There are opportunity costs to this system. Collaboration suffers as scientists guard their work to keep the money coming. Because the funding process favors experienced grant writers, young investigators can lose out. Such friction and lack of funds, some argue, are causing a brain drain to Singapore and other regions that are actively seeking to develop their biotech industries. “The incentives are totally misaligned. The repetitive nature of funding the same universities and the same people–all of these things add up to the stagnant position that we’re in,” says Doug Ulman, president of the LAF and chairman of the Director’s Consumer Liaison Group at NCI.

When government funding flags, others step in, in this case Stand Up 2 Cancer (SU2C). The approach is this:

It’s what happens next that is different. SU2C will not distribute funds to research institutions. Instead, it will assemble dream teams of scientists across disciplines and institutions, and they will work collaboratively on projects designed to deliver a product of sorts–as opposed to an academic paper–within a defined time period. Says Ziskin: “They can only get funded if they can produce a treatment.”

To vet and choose the projects, SU2C has recruited a high-powered scientific advisory committee chaired by Phillip Sharp, a Nobel Prize–winning cancer researcher at MIT. The selected projects will then be monitored by the American Association for Cancer Research. “What I hope to do is identify areas where we could accelerate progress, particularly in areas where there’s need–ovarian, pancreatic, glioblastoma,” says Sharp.

Additionally, 20% of the funds raised will go to higher-risk projects with potentially greater paybacks. It’s a science version of throwing it long. “If you run the same play every time, you’re not going to win the game,” says Armstrong. One of SU2C’s advisers was the late Judah Folkman, a famed cancer scientist whose pathbreaking theory that tumors grow via angiogenesis (creating their own blood supply) was resisted for decades. “There may be other Judah Folkmans out there,” says Ziskin. “We don’t want them wandering around for 40 years.”

This is an admirable goal. There’s little doubt that more funding to higher risk projects would be desirable, but it’s also fraught with peril. High risk research is by its very definition much more likely to fizzle and produce nothing. If an organization doesn’t realign its expectations to that knowledge, funding such projects risks producing an impression of even less progress than the present paradigm of incremental, “safe” research does. I’m also more than a bit skeptical of how a new paradigm that, instead of being designed to produce knowledge and publications, emphasizes producing concrete, measurable goals will necessarily result in more progress towards cures of various cancers. After all, how is this different from what big pharma does? Big pharma emphasizes achievable, concrete milestones towards new drugs or treatments. It has to. Its profits depend upon new products being developed. Indeed, it has been pointed out that SU2C is very much influenced by big pharma, including GlaxoSmithKline and Amgen.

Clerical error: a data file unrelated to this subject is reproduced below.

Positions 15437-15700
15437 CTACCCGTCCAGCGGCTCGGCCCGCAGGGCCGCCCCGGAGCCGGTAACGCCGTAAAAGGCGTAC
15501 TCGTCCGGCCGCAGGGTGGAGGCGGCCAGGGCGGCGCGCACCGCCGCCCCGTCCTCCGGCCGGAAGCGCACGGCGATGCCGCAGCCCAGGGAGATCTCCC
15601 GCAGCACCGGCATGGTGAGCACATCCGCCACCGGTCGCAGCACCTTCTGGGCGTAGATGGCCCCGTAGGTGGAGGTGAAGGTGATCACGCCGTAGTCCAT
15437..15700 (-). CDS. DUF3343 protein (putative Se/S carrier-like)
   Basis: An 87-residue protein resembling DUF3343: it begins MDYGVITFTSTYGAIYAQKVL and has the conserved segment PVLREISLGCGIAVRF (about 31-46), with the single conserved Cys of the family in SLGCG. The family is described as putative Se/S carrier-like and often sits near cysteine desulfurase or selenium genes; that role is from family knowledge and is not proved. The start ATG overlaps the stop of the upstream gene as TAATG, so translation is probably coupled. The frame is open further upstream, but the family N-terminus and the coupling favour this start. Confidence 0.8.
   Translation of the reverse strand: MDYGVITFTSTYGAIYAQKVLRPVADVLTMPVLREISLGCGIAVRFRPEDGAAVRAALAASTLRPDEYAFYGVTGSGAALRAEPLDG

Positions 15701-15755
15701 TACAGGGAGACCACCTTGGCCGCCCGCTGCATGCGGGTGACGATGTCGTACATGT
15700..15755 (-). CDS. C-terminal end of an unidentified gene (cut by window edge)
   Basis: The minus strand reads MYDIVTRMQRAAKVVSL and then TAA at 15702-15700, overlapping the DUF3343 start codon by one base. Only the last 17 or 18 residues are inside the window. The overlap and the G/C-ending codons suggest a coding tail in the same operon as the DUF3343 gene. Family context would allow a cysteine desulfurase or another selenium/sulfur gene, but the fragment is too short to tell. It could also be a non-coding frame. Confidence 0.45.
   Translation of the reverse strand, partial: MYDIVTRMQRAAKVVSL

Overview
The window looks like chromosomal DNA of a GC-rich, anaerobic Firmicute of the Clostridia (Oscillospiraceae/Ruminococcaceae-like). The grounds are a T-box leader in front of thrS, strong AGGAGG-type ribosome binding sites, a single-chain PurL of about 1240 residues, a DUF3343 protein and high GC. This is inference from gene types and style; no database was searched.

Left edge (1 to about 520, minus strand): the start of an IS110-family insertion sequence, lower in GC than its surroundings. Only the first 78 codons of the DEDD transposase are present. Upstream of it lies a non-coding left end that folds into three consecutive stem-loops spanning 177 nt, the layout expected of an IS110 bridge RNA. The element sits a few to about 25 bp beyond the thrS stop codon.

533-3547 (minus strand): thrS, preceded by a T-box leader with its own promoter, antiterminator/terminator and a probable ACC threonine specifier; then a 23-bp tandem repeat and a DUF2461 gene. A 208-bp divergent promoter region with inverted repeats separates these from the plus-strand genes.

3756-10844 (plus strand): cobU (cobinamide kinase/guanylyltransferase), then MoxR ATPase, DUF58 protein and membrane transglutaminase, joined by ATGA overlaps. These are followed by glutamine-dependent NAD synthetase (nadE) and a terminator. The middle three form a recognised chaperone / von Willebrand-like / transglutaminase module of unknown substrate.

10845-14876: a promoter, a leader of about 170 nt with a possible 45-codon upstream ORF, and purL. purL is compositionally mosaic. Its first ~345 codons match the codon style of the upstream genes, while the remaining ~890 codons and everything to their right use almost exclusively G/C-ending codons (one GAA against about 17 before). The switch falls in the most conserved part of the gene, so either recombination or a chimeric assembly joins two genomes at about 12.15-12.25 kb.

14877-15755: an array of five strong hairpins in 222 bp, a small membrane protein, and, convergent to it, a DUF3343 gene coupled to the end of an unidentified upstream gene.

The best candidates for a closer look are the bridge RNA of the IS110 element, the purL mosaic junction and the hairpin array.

More interesting is the concept of enforced collaboration. There’s little doubt that multidisciplinary collaboration bringing multiple viewpoints to bear on a problem has the potential to jumpstart progress, but the keyword is “potential.” Whether that potential will be realized is not clear. Moreover, who will lead such huge multi-institutional consortiums of researchers and thus be principal investigators on such grants? It sure isn’t going to be junior researchers or even mid-career researchers. It’s going to be the very same senior researchers whose hegemony and monopolization of research dollars are frequently railed against by the very people who champion such ideas. How this is going to “shake things up” in cancer research I fail to see. I also fail to see how this will be all that much different than the situation now, in which the biggest, best-funded labs, the ones whose PIs can forge these multi-institutional research alliances, will get richer. One other consideration is that this sort of research effort to some extent undervalues what would be the biggest bang for the buck, namely using the knowledge that we know now to reduce the risk of cancer and to make screening programs that can decrease cancer mortality available to as many people as possible. This latter effort is not as sexy as new high-tech consortiums of high-powered investigators working as multidisciplinary teams, because, workman-like, it involves the application knowledge that we’ve had for years, if not decades, to the population at large.

Still, my skepticism aside, I do think that more chances need to be taken, and there need to be funding mechanisms in place to support taking more chances. The NIH definitely rewards caution and punishes innovation, its claims otherwise notwithstanding The problem is finding the balance that results in the most efficient translation of basic science into effective cancer treatments. Unfortunately, lately, in this effort, I sense a denigration of the difficult, painstaking research that goes into characterizing the molecular mechanisms that need to be characterized before researchers can design these new bang-up therapies and a glorification of seemingly “risky” (translation: “sexy”) newer approaches. Whether that glorification is justified remains to be seen. In the meantime, I welcome attempts to shake up the current research funding paradigm. I just don’t share the faith that the new boss will necessarily be any different than the old boss.